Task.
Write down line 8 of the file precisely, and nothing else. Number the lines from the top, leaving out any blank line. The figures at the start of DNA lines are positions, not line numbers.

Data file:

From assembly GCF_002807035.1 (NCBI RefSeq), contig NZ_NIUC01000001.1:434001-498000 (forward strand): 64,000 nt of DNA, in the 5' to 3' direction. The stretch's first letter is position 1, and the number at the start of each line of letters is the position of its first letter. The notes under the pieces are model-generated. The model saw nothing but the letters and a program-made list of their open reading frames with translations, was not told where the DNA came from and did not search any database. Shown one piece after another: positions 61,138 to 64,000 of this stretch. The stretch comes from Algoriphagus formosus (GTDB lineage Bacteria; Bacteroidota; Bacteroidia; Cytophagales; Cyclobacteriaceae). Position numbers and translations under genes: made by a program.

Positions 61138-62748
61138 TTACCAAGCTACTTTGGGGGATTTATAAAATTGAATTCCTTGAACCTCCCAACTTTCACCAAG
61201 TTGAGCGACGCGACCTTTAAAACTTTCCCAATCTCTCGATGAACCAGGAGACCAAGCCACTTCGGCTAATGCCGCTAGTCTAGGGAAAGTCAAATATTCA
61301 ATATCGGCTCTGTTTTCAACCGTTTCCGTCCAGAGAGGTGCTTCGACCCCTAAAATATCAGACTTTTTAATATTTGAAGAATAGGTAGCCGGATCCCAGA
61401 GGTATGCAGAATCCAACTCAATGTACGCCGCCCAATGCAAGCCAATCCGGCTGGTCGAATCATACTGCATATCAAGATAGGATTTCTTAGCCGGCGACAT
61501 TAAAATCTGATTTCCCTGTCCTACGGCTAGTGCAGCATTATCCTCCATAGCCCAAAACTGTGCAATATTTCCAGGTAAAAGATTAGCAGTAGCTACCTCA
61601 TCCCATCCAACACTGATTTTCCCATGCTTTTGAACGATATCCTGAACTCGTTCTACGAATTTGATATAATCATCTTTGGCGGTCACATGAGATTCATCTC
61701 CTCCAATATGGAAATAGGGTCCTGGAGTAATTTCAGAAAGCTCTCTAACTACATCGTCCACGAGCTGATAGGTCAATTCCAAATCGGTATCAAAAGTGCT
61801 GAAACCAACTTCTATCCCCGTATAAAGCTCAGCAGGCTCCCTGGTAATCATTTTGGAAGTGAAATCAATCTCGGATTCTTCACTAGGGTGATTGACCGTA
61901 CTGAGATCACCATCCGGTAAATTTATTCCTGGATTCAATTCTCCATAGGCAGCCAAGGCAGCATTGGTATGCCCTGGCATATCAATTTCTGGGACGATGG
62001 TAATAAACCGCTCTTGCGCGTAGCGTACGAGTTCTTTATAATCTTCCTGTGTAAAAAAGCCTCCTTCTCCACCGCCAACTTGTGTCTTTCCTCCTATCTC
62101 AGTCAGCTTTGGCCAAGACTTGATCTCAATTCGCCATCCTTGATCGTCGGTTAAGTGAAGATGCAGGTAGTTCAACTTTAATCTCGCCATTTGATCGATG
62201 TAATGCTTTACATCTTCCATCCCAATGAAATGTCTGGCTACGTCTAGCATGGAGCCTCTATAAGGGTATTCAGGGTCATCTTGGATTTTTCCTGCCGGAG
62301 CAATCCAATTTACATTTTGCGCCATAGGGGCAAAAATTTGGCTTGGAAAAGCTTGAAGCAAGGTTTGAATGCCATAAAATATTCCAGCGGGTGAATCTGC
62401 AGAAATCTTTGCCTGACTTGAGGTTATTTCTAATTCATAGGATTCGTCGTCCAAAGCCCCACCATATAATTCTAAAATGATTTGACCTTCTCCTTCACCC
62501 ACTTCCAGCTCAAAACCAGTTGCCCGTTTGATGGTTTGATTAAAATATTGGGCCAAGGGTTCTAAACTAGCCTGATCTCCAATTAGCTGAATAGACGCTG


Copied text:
61601 TCCCATCCAACACTGATTTTCCCATGCTTTTGAACGATATCCTGAACTCGTTCTACGAATTTGATATAATCATCTTTGGCGGTCACATGAGATTCATCTC